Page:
Taken By The State

Govt reveals terms for Oranga Tamariki inquiry

The Government has released the terms of reference for a review of Oranga Tamariki's controversial attempt to uplift a newborn baby in Hastings, with Children's Minister Tracey Martin defending the lack of an independent review.

The release of the inquiry terms came after Labour’s Māori caucus met Martin to discuss growing concerns about the practices and procedures of the children’s ministry regarding uplifts, as exposed by a Newsroom investigation.

After meeting with the family involved in the case documented by Newsroom, Martin confirmed Oranga Tamariki would carry out an internal review of what had occurred, while Children’s Commissioner Andrew Becroft announced a separate, independent inquiry into the ministry’s uplifts of Māori babies.

On Tuesday afternoon, Martin released the terms of reference for the review, which will be conducted by Oranga Tamariki's professional practice group.

The review will examine the ministry's actions in relation to the baby and its mother both before and immediately following the birth, with a particular focus on its engagement with the mother, father, whānau, iwi, and other professionals.

It will look at the quality of the assessment and planning process, how Oranga Tamariki worked as part of a wider interagency group, and the methods used in the attempted uplift, as well as the communication related to a Family Court custody application and whether that application should have been without notice.

The goals of the review are to understand what has occurred from the perspective of those involved, what can be learned from the incident both at a local and national level, and to promote "restorative actions" to strengthen local relationships.

"The loss of trust inside Child Youth and Family and Oranga Tamariki didn’t happen in the last two years, so my job is to rebuild a child protection service to make it trustworthy and i’m still in the process of doing that."

The review will cover the period from February 12 this year - when Oranga Tamariki first became aware of the mother's pregnancy - until May 9, when the mother and her baby were discharged from hospital.

It will be overseen by New Zealand's chief social worker, while somebody would be appointed in collaboration with local iwi Ngati Kahungunu to provide independent oversight of the work.

Speaking to media, Martin said the review was unlikely to take long but she did not want to put a deadline in place, in part because of the family's preferences.

"One of the complaints of family has been that it’s been constantly push push push to and in particular to a Pakeha timeline so one of the things we’re trying to be is respectful for them."

Martin defended the decision to hold an internal, rather than independent, review, saying the Government was heading in the right direction with both Oranga Tamariki's work and Becroft's separate inquiry.

The goal of the Oranga Tamariki review was not to address wider public concerns about the ministry's practices, as that would be addressed through the Government's wider work.

"The loss of trust inside Child Youth and Family and Oranga Tamariki didn’t happen in the last two years, so my job is to rebuild a child protection service to make it trustworthy and i’m still in the process of doing that."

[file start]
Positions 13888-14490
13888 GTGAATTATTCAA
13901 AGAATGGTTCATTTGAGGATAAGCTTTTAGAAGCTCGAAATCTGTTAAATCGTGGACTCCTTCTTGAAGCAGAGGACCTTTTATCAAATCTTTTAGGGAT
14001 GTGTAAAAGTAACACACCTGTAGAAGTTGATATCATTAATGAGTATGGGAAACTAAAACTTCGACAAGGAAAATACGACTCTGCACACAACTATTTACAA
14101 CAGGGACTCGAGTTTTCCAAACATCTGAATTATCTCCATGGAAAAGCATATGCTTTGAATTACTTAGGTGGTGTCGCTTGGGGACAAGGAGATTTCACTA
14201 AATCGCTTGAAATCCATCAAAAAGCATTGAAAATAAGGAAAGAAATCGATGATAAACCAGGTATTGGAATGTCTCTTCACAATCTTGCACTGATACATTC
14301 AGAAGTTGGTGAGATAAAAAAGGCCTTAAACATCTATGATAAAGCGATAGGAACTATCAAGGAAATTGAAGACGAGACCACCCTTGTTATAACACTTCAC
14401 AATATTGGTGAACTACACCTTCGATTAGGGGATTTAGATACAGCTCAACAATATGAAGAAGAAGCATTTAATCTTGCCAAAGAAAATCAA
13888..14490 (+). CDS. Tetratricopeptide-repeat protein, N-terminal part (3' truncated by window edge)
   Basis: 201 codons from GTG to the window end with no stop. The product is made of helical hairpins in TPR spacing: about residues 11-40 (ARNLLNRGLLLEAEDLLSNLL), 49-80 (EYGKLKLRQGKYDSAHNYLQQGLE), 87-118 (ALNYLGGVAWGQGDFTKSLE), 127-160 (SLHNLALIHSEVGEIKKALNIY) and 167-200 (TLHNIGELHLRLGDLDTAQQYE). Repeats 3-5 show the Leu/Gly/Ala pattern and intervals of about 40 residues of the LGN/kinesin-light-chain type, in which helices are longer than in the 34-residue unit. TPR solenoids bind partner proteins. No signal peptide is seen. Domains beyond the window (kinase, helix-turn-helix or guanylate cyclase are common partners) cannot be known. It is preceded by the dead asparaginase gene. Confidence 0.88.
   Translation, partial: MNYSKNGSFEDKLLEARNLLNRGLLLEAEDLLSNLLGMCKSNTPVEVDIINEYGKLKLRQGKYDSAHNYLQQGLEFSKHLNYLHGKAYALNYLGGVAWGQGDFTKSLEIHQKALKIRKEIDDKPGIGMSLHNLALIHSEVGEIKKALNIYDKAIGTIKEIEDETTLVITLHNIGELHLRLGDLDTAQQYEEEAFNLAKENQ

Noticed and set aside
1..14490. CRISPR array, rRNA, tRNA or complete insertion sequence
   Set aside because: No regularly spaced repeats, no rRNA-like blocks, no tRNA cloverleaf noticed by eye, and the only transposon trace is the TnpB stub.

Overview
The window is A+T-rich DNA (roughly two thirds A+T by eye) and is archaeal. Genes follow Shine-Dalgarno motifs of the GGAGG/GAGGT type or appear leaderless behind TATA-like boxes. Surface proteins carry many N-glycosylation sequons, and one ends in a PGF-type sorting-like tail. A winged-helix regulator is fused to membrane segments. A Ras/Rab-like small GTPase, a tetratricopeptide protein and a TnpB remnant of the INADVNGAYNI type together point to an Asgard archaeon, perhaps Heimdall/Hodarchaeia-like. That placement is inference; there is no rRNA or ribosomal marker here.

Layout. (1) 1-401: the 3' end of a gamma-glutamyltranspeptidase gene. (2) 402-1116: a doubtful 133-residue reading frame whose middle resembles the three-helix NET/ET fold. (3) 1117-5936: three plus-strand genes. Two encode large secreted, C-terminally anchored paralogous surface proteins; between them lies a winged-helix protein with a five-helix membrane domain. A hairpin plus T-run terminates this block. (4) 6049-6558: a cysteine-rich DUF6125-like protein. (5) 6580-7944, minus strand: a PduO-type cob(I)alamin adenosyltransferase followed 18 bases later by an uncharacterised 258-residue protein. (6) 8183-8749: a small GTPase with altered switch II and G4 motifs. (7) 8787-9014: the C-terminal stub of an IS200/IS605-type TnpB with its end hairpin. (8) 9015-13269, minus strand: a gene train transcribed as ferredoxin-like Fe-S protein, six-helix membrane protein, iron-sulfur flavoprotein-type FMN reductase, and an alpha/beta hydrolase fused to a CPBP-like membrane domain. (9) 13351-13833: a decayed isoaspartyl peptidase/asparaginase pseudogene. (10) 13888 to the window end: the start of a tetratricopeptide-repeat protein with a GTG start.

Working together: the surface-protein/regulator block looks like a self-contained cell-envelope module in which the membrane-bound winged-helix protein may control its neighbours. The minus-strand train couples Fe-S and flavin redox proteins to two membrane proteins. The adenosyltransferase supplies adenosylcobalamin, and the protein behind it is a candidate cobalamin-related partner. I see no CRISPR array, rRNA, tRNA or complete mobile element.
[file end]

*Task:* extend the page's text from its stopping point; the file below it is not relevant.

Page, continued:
Labour Māori caucus co-chair Willie Jackson says the issue of uplifts is not black and white. Photo: Lynn Grieveson.

The release of the terms came after Martin met Labour’s Māori MPs to discuss her work and address the concerns they had about the process.

Labour Māori caucus co-chair Willie Jackson said the meeting had gone well, with Martin outlining her strategy for addressing concerns about Oranga Tamariki.

"We had candid and honest korero, honest views given, and she was very good in accepting a lot of the views from the Māori caucus."

Jackson said the issue of whether or not to uplift a child was never black and white, but the processes that were in place had to be improved and Māori needed to be involved "from the start to the finish".

"The whānau is paramount and the safety of the children is absolutely paramount...sometimes there are times when workers have to move in, but they have to get the right workers, they have to get the people who are working at the coalface."

Whānau Ora Minister Peeni Henare said the party’s Māori MPs and ministers had offered their support to Martin and had confidence in her work.

Henare also spoke to media before the meeting, saying the legislation and intent behind Oranga Tamariki was for whānau to play “a key part” in the process, and he would work to ensure that was the case.

Whānau Ora Minister Peeni Henare says iwi must have a greater role in Oranga Tamariki issues. Photo: Lynn Grieveson.

The legislation and intent behind Oranga Tamariki was for whānau to play “a key part” in the process, and he would work to ensure that was the case.

“Kahungunu leads the way, other tribes do, that’s fine for tribes but at the core of this is whānau and we need whānau involved.”

While the agreements signed between Oranga Tamariki and iwi to date were about connecting to whakapapa, there needed to be more work on “really practical and pragmatic ways of working with families and those who are affected by this”.

“Iwi have long wanted to be at this table so i think it’s about time we strengthen that ability to work together on these issues.”

Asked about a press release issued by the Government on the Oranga Tamariki issue, which incorrectly spoke of meeting “kanui to kanui” instead of kanohi ki te kanohi (face to face), Henare said simply: “Yeah, that doesn’t help.”

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